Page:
Miami Beats Georgia Tech with Stout Defense


You’re not going to get far against Georgia Tech if you don’t play disciplined defense. That triple option can catch you off guard if you’re not where you’re supposed to be. The Canes learned that in 2008 when the Jackets ran it down their throat for 472 rushing yards—the most allowed by a Miami defense since 1944. Miami has struggled to stop the run this season, and it made the matchup with the Jackets’ second-ranked rushing offense a big storyline leading up to Saturday’s game. The defense answered the challenge, as they held Georgia Tech to only 134 yards rushing in the Hurricanes’ 24-7 win at Sun Life Stadium.

The Miami defense held the Yellow Jackets to fewer than 100 yards rushing in 2009 following the debacle the year before, and the Canes defense came up big again in this one to hold Georgia Tech to 214 fewer rushing yards than their season average (349). They kept Georgia Tech out of the end zone until there was just over a minute to go in the first half.

Despite a two-touchdown halftime lead, the Canes offense didn’t get off to the best start.

Miami punted the first time out, but a JoJo Nicolas interception on Georgia Tech’s first play of the afternoon gave the Miami another chance, and they capitalized on a 12-play drive that ended when Mike James found the end zone on a two-yard run. Then the offense stalled in Georgia Tech territory on its next three possessions.

But the offense answered the Jackets’ sole touchdown with a three-play touchdown drive to go up 21-7 at halftime on a 14-yard Lamar Miller draw play—his sixth touchdown of the year. The offense received the ball with just under a minute to go in the half.

Jacory Harris didn’t look on his game at times (8-for-23, 140 yards), but came up with some big plays and his lone interception—his first since the Kansas State game and only his fourth of the year—came on a tipped pass on a well-thrown ball that should have been caught. He even came up with a first down on third-and-10 with an 18-yard run late in the third quarter. That run kept the drive alive and ended with the field goal early in the fourth to go up three scores. It was just one of the many examples of Harris’ improved decision-making.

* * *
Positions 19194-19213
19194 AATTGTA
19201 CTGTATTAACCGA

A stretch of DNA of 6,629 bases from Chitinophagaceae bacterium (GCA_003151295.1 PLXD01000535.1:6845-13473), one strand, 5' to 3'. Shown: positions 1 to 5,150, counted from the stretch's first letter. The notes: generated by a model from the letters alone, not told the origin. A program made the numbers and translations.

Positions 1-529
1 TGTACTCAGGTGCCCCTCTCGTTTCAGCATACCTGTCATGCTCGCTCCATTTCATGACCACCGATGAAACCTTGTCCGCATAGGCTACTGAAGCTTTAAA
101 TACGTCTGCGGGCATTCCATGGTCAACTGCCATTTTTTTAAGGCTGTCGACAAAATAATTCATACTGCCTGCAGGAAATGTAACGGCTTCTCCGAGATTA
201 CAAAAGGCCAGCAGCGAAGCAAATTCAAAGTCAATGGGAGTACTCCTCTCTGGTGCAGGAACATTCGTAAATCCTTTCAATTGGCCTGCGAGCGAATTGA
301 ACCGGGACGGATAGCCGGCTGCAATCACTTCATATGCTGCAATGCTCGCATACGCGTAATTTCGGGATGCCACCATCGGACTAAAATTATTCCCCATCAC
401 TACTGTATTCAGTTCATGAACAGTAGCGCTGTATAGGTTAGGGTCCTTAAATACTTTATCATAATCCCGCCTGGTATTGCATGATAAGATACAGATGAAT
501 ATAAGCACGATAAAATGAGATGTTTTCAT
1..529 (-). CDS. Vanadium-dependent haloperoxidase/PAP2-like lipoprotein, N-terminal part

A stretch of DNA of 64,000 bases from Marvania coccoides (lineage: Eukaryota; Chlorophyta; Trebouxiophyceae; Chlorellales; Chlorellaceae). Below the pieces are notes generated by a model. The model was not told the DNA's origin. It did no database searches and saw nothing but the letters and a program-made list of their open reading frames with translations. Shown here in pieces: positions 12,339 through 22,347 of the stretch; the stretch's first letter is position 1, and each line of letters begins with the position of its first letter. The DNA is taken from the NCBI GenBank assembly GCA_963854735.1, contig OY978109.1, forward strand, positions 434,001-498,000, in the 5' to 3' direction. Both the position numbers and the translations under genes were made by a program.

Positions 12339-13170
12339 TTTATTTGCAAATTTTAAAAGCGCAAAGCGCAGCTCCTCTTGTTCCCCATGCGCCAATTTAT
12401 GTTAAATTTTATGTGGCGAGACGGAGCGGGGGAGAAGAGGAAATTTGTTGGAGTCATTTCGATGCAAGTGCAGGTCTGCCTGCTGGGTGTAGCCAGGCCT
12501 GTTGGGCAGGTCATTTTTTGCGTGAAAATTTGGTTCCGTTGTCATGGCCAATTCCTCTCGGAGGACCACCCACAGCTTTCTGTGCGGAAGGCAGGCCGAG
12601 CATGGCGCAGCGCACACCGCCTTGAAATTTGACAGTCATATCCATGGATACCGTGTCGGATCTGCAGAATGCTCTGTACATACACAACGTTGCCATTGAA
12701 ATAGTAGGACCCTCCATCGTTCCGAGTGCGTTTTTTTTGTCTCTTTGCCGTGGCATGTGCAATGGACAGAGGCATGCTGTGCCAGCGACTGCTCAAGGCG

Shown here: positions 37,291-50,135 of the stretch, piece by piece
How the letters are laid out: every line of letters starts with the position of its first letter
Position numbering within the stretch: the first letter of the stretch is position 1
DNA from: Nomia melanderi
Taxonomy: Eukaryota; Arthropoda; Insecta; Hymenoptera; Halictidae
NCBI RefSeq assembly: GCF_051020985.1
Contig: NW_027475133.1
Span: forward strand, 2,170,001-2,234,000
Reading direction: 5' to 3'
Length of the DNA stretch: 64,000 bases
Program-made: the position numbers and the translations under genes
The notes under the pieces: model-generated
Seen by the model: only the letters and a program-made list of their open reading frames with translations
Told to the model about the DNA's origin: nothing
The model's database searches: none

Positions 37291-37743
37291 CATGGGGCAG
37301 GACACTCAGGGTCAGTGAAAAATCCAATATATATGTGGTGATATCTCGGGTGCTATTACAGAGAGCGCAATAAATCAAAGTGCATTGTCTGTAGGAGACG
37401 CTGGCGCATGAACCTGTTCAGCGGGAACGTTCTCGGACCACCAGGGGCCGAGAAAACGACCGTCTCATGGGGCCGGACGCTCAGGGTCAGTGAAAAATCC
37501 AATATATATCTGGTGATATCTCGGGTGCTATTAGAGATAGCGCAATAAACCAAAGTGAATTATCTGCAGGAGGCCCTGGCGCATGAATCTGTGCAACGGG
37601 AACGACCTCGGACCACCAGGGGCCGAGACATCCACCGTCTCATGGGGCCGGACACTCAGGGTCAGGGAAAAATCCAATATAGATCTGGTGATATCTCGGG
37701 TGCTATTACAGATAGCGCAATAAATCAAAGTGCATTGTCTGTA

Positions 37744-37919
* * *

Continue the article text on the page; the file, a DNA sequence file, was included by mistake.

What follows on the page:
Tommy Streeter came up big again with three receptions of more than 15 yards—48-, 32-, and 16-yards. Two of those receptions brought the Canes into the red zone and set up scores. Lamar Miller rushed 27 times for 93 yards with a score. Freshman receiver Phillip Dorsett was the second-leading receiver this afternoon, catching two passes for 32 yards. His first reception came on fourth-and-3 and went for 13 yards to get the first; his second reception went for 19 yards to bring Miami into Yellow Jackets territory on their fourth-quarter scoring drive.

The offense came up with some plays, but the defense and special teams were the reason for the victory. A fumble recovery on a punt return was recovered in the end zone by Nicolas to put Miami up 14-0, and the kick and punt coverage was key to preventing the Yellow Jackets from starting with good field position.

The defense played the option well, and there wasn’t a whole lot of ‘freelancing’ in this one as the Canes generally stuck to their assignments. Sean Spence (10 tackles) made life difficult for the Jackets rushing attack from the middle linebacker spot, and freshman Denzel Perryman made some key plays in the backfield (7 tackles, 3 for loss). Anthony Chickillo, another freshman, had a sack. Nichols, of course, came up with the early interception and recovered the fumble in the end zone on special teams.

Overall the Hurricanes played more consistent football than they have all year. They scored only three points in the second half, but the offense put together two long second half drives that melted time off the clock—a key when playing the Yellow Jackets. The defense didn’t let up all game, and the special teams kept making plays.

That consistency is going to lead to wins. Miami has a favorable second-half schedule with the toughest challenge coming in Tallahassee when they face Florida State on November 12. The trip to Tampa to face USF the following week is a big game as well. The Canes will be out for revenge after falling to the Bulls at home a year ago, and USF is going to be amped for that one, too.

Miami is very much alive in the Coastal Division, and now hold the tiebreaker with Georgia Tech. First they need to take care of their own business. The Hurricanes will play Virginia on Thursday night at 8 PM ET on a night the 2001 National Championship football team will be honored. The game will be televised on ESPN.